ORLANDO – Initiating a secure software development program can be a sizable challenge for any enterprise information security team, but according to a software assurance expert, the best first step doesn’t involve taking stock of what developers are doing, but instead examining what they’ve already done.
Helping everyone elevate their skills without making it too personal is a measurement strategy that has worked for a long time in the software quality community.
Michele Moss, Booz Allen Hamilton
Speaking Monday at the (ISC)2 Security Congress, Booz Allen Hamilton Lead Associate Michele Moss told conference attendees enterprises must understand the scope of their software security challenges with existing applications before identifying the right ways to address current and future software development.
“With new technology today, like cloud technology, applications and databases are constantly moving from one server to another,” Moss said. “If you conduct a vulnerability scan or a secure code review of things that are in production, by the time developers get around to fixing them, those application servers and databases may be moving around again.” Worse yet, she added, the same flaws may appear repeatedly across an application infrastructure because developers aren’t correcting them.
Moss, who co-chairs the Software Assurance Working Group on Processes & Practices for the U.S. Department of Homeland Security, said the process of measuring an organization’s software security posture should start with a software assurance process reference model, such as the one used by DHS, and the use of a “yes/no” checklist to determine which secure software development best practices an organization currently follows. The DHS model then maps to a number of more detailed software assurance systems, such as BSIMM and the CERT Resilience Management Model, which security teams and developers can use to identify, prioritize and address vulnerabilities in existing production applications, as well as those still being built.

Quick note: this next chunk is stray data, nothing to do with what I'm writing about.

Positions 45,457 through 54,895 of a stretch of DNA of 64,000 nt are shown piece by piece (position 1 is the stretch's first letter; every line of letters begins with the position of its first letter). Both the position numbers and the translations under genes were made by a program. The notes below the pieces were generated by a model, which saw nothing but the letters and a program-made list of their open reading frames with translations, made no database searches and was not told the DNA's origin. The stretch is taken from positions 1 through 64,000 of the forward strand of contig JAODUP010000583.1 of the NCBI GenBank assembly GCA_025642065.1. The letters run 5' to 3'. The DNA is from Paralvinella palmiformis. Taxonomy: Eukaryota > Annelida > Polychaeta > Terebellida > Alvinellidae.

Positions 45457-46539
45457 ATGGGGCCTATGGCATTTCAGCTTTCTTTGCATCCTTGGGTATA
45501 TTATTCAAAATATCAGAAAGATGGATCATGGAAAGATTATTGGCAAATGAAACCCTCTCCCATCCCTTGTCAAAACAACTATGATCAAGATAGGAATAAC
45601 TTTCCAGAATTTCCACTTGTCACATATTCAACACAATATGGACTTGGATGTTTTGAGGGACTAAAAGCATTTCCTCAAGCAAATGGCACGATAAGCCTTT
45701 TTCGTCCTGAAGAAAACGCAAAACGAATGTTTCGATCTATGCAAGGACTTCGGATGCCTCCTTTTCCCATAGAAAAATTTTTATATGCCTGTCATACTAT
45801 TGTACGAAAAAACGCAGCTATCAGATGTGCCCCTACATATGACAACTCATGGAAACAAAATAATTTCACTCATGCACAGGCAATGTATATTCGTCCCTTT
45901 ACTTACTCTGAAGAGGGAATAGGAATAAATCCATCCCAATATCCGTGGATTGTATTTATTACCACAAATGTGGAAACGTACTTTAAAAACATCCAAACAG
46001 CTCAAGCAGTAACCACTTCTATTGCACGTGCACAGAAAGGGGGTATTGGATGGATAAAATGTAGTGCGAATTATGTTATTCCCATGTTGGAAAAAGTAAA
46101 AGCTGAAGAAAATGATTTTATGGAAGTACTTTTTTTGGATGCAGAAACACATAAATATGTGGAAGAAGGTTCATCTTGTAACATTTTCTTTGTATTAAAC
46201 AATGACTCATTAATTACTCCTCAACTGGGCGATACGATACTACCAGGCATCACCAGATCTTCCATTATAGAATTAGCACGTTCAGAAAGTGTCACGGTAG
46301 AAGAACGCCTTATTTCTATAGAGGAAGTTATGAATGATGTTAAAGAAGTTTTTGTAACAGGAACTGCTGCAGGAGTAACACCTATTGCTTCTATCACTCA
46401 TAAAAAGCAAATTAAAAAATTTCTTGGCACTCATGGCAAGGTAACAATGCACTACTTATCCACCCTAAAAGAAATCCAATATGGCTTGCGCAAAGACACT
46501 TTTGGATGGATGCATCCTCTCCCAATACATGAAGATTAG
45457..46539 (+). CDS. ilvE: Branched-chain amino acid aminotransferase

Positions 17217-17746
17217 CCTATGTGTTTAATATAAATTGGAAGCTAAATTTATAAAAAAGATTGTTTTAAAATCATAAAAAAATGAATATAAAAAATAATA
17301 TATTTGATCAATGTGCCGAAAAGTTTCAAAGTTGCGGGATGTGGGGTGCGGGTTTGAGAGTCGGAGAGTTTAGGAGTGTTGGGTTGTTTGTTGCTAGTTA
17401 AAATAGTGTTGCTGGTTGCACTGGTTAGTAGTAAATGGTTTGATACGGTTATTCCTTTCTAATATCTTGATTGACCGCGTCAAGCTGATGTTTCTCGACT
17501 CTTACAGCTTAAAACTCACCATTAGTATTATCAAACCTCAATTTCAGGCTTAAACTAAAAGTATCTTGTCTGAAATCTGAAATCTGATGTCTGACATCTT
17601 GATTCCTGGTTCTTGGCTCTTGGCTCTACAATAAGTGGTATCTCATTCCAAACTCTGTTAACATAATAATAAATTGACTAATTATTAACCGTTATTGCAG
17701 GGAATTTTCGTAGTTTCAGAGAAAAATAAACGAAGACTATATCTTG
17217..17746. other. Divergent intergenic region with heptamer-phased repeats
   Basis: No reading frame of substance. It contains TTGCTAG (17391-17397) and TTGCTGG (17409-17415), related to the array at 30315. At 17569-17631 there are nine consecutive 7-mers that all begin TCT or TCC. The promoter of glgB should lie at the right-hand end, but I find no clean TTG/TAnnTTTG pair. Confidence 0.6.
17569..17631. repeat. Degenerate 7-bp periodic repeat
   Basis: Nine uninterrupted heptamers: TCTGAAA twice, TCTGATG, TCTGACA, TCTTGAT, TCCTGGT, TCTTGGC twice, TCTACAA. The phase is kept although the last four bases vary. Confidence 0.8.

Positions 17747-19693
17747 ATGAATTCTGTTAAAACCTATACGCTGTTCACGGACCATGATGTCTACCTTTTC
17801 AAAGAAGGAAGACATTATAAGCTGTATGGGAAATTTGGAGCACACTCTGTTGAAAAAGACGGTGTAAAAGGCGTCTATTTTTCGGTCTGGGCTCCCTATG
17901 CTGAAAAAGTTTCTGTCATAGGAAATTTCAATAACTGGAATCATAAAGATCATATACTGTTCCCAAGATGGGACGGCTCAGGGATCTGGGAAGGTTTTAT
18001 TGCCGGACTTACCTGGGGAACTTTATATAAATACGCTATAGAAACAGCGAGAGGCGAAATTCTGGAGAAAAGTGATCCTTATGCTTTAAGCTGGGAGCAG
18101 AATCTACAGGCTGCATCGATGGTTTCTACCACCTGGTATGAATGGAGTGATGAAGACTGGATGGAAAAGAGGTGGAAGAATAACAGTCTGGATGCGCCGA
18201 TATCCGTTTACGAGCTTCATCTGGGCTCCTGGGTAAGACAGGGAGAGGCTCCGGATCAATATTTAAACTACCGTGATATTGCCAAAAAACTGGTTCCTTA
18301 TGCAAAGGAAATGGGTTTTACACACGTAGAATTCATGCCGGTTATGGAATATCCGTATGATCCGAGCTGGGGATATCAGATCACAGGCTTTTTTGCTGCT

When it is time to address secure software development, Moss though warned against overwhelming developers with new processes. She said with the same static code analysis tools many developers commonly use, it’s possible to compile quantifiable data on the flaws being found, how many are being fixed, and whether the same types of flaws occur over and over.
It’s also important, Moss said, to demonstrate some “quick wins” early on in terms of identifying and correcting high-priority security flaws in important applications. That way, Moss said, key stakeholders understand the value of a software assurance program and can be more easily persuaded to make an ongoing financial commitment to sustaining it.
Moss also warned against measuring individuals because the goal of a secure software development initiative should be to decrease coding flaws that attackers can exploit, not raise an organization’s turnover rate among development staff.
“Working to increase the security of the code takes time,” Moss said. “There may be certain individuals who get it faster than others, and some for whom security isn’t necessarily their strong point, but helping everyone elevate their skills without making it too personal is a measurement strategy that has worked for a long time in the software quality community.”
As a way to encourage developers to want to accept responsibility for secure software development, Moss strongly encourages security teams to expose developers to the Rugged Software Manifesto, a grassroots campaign led by Joshua Corman, formerly of The451 Group and now director of security intelligence at Akamai Technologies. Rugged emphasizes the importance of software in the modern world and challenges developers to aggressively ensure their code is secure.
“The first time I saw this, I got chills,” Moss said of the manifesto. “It’s a great way to look at and scope the challenge.”
Attendee Brandon McCauslin, a software developer with Chantilly, Va.-based IT services firm Trusted Concepts Inc., said it’s important for developers to receive more training on secure software development, especially on how to avoid flaws that enable the most common attacks like cross-site scripting and buffer overflows.
“Most of my fellow developers think of security as just another function,” McCauslin said, adding that it’s a function that often loses out to functionality, usability and ultimately project due dates.